joe bruzzese

sound architect

"The supposed great misery of our century is the lack of time…is why we devote such a huge proportion of the ingenuity and income of our societies to finding faster ways of doing things – as if the final aim of mankind was to grow closer not to a perfect humanity, but to a perfect lightening flash."

—John Fowles, The French Lieutenant’s Woman, 1960

So much of life seems to be about doing things faster. Art is a departure from the frenetic pace of modern life. The act of creating is about immersing oneself in a feeling, an idea, a memory—tapping the spirit—and creating a metaphorical representation of some aspect of the life journey. The act of appreciating art demands that we slow down and focus our usually fragmented attention. It is about being in the moment, experiencing the moment. Art allows us to change modes, to slow down, and to appreciate and reflect upon the experience of living. There is no shortcut to the experiencing of art - we do not listen to music speeded up.

As a kid, the creeping melodies of the old Universal monster movies used to pull me inside from the corner of our backyard. I was drawn to the eeriness, the sense of impending doom - this was emotional music! The classical scores that accompanied Roadrunner and Coyote could keep me transfixed for hours. My 33 years have been a musical journey, and along the way I found music and musicians who demolished my view of what was music, and what was musically possible. I live for those moments when someone can show me something different, something Ihaven’t heard before - those moments when sound opens a door, or even brings down a wall.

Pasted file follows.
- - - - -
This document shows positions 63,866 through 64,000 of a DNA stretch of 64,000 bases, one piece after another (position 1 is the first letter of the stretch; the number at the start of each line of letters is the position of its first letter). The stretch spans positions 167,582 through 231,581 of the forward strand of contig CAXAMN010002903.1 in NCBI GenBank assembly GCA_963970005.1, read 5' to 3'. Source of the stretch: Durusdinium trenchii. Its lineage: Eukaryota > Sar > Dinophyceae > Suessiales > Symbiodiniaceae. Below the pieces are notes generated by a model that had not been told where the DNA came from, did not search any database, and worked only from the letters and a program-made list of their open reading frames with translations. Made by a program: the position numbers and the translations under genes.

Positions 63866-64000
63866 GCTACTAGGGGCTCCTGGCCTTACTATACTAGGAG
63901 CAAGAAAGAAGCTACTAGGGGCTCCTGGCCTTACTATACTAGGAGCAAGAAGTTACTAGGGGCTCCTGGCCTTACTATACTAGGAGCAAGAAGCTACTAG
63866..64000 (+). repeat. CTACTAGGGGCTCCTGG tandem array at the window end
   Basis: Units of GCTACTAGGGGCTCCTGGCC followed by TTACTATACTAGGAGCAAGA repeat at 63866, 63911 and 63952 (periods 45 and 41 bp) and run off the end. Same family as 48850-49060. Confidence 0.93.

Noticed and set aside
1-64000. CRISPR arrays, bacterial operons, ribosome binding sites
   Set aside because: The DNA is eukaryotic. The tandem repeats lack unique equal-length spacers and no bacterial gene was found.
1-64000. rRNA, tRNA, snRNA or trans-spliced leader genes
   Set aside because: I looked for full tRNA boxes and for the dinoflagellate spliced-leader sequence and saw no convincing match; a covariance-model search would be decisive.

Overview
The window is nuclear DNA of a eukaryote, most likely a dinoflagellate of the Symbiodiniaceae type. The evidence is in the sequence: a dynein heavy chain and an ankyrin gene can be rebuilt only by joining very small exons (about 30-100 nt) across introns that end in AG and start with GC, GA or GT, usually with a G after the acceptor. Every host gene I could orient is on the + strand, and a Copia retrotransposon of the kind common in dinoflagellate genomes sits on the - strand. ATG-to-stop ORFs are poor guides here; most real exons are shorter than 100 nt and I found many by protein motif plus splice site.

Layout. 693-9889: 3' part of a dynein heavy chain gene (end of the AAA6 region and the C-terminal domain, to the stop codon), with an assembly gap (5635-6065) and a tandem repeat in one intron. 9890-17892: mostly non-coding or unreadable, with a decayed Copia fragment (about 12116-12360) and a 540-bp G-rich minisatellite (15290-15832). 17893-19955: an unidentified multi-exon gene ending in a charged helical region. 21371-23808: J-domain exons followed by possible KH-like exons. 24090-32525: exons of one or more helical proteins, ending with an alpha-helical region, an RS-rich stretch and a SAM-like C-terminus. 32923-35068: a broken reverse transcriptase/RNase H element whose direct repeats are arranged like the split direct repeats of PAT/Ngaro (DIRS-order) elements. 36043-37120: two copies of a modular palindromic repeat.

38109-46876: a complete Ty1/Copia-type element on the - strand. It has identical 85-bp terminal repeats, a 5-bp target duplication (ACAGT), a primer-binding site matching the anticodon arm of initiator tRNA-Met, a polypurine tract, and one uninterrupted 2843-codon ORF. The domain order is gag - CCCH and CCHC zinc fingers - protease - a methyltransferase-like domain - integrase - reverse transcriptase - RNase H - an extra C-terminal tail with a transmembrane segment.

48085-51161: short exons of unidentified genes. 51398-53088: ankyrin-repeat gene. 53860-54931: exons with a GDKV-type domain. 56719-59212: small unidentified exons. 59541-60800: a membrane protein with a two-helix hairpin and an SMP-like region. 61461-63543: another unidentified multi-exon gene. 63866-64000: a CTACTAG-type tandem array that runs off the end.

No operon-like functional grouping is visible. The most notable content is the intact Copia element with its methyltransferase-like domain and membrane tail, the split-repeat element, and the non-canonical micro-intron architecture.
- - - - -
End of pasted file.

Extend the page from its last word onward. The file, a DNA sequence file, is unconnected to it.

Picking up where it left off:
I build—only I do it with sounds—I am a modern day sound architect. In some ways I am also a DJ, incorporating music that has come before into new compositions. I am as much a listener as I am a creator. Music and sound fuel me. My music is atmospheric, moody, cinematic. I am writing scores for films that have yet to be made.

I believe music connects people. It can cross most divides and communicates that for which there are no words. It is a vehicle for expression - this is how the world feels from where I’m standing. It says, "This is me and I understand THIS much."

Now, more than at any other time genres are merging, overlapping, cross-pollinating. The anti-establishmentarian in me is reveling in the end of music’s conformity to simple classifications. This is a stimulating time in which to be a composer, and a pretty great time to have ears and a functioning auditory cortex.